FIG. 2 illustrates an enlarged view of the umbrella of FIG. 1 with the canopy fabric shown only in dashed outlines so that the structural framework thereunder is visible. In FIG. 2 can be seen vertically disposed pole 12 attached to hinged connection 18. Around pole 12 is disposed pole cover 14 which allows pole 12 to rotate freely therein when pole cover 14 is grasped. Hinged connection 18 interconnects horizontally extending shaft 20 to pole 12 which in a first storage mode allows shaft 20 to be aligned with pole 12 and, in a second mode, allows shaft 20 to be moved on hinged connection 18 so that shaft 20 is disposed at a 90 degree angle to pole 12. Other equivalent structures can be utilized to enable shaft 20 to be disposed in either a horizontal or vertical position. In the position illustrated shaft 20 is freely rotatable above pole 12 when pole cover 14 is grasped. Other means to allow the rotation of shaft 20 above pole 12 can be utilized. Shaft 20 extends forward to a hinged junction 45 disposed at nose 46 at the front of umbrella 10. From hinged junction 45 extend first and second support members 24 and 26. Also extending from hinged junction 45 are first and second lateral rib members 28 and 30 which are substantially in the same horizontal plane as first and second support members 24 and 26. Also extending from hinged junction 45 is centrally disposed stabilizer support member 32 which extends from nose 46 to the rear of umbrella 10 over horizontally extending shaft 20, forming the base of stabilizer member 48. Stabilizer rib 34 can extend, in one embodiment, from hinged junction 45 or, in a second embodiment, from a forward position on stabilizer support member 32. Stabilizer rib 34 extends upwardly above stabilizer support member 32 to its end 70 which is disposed above end 66 of stabilizer support member 32. Extending between stabilizer rib 34 and stabilizer support member 32 is fabric forming stabilizer member 48, as seen in FIG. 1. Extending from first and second support members 24 and 26 over ends 58 and 60, respectively, of first and second lateral rib members 28 and 30 and continuing to cover centrally disposed stabilizer support member 32 over end 66 is fabric forming canopy 68. Stabilizer member 48, as seen in FIG. 1, is generally wedge-shaped, being shorter in height at its front and taller at its rear, has more surface area at its rear portion so as to cause the umbrella of this invention to act like a weather vane when wind blows against the structure, causing nose 46 at the front of the canopy always to rotate, pivoting on pole 12, to face into the wind. Canopy 68 is cut to be somewhat shorter than the length of lateral rib members 28 and 30 and stabilizer support member 32 so that when attached thereto, a blowing or bending in these ribs is created, giving canopy 68 a curved shape which causes a slight aerodynamic foil effect to occur, resulting in a slight lifting at such curvature while at the same time depressing rear 72 of the canopy by the flow of wind. These dual effects help to retain the canopy securely in place on its shaft and pole as it rotates within pole cover 14 to maintain its position facing into the wind. Stabilizer member 48 can be made of fabric or equivalent planar material which is sewn, glued or attached by well known equivalent means to stabilizer support member 32 and stabilizer rib 34. First side 41 and second side 43 of canopy 68 taper inward, respectively, from the outermost ends 62 and 64 of first and second support members 24 and 26 at the front of the canopy toward the ends 58 and 60 of first and second lateral ribs 28 and 30, respectively, at the rear of the canopy. The rearwardly angled first and second support members 24 and 26 and the inwardly tapered sides 41 and 43 give the canopy its distinctive keystone shape when viewed from above. The tensioned, curved lateral ribs and tension-curved stabilizer support member help to tension the surface of the canopy into its aerodynamic shape. Because first lateral rib member 28 and second lateral rib member 30 extending from hinged junction 45 are positioned away from end 66 of stabilizer support 32, the keystone shape of the canopy is maintained due to the fabric's tension existing from the ends 62 and 64 of the support members to the ends 58 and 60 of the rib members to the end 66 of stabilizer support member 32 causing the canopy's fabric's tension to be uniformly distributed so as to prevent any buckling of the canopy surface.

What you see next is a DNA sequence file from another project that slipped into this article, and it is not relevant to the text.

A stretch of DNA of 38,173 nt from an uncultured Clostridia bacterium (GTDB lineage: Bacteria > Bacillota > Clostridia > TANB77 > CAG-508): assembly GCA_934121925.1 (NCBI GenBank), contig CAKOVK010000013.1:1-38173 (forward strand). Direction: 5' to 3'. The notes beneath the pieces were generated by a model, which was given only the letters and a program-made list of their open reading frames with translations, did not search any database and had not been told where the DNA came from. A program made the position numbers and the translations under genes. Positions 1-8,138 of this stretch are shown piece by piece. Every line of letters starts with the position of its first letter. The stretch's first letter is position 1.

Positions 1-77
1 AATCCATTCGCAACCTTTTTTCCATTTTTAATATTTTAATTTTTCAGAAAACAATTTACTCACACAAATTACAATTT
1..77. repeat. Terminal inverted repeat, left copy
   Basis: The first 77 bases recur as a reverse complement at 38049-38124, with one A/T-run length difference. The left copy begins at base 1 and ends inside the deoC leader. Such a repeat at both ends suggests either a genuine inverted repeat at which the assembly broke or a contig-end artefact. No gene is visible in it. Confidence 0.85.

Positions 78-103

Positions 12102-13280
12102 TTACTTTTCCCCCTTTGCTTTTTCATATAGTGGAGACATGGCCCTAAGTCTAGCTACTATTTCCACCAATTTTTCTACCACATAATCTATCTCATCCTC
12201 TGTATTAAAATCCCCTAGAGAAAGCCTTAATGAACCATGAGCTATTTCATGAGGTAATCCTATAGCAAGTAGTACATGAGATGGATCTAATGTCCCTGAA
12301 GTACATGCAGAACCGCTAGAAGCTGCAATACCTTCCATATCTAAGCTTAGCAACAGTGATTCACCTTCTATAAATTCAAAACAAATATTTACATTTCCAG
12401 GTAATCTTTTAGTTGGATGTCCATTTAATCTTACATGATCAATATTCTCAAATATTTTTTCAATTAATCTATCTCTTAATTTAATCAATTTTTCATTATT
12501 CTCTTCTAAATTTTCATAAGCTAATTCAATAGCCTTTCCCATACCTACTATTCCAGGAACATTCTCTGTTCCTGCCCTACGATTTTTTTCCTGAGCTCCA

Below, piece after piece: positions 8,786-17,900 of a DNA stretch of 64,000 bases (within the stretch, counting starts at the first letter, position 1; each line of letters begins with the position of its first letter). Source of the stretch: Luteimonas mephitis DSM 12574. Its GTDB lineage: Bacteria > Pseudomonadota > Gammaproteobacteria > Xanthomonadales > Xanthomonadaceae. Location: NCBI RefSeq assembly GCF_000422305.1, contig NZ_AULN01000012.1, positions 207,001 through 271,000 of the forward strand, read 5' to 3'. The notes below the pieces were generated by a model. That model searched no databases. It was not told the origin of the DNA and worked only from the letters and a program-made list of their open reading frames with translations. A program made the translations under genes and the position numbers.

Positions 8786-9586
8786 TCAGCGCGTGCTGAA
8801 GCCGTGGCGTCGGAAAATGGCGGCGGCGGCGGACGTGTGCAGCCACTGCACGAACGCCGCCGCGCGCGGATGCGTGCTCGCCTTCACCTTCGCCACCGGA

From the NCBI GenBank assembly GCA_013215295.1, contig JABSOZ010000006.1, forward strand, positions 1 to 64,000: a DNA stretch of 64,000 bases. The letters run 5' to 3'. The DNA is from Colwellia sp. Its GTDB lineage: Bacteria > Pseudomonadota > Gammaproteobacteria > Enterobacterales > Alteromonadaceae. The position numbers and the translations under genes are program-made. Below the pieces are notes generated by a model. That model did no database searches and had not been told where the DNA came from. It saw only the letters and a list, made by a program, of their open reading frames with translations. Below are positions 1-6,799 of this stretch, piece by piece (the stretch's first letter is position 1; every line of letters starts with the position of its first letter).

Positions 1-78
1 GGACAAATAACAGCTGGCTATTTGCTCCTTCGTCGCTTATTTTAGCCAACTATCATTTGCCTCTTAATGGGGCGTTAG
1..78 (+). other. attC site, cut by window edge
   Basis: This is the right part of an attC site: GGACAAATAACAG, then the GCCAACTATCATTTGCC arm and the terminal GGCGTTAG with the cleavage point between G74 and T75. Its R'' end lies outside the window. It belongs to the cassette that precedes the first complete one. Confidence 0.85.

It should be noted that the canopy of the umbrella can be constructed other than a keystone shape while still maintaining its ability of rotate into the wind. The supporting members can be made of a lightweight, sturdy metal such as aluminum or other equivalent material including plastic or composite materials to provide a durable and economically produced structure. The umbrella of this invention is much less-labor intensive to produce when compared to many prior art umbrellas. The canopy of this invention can be constructed of a single piece of material or of multiple pieces of fabric, plastic or equivalent flexible material.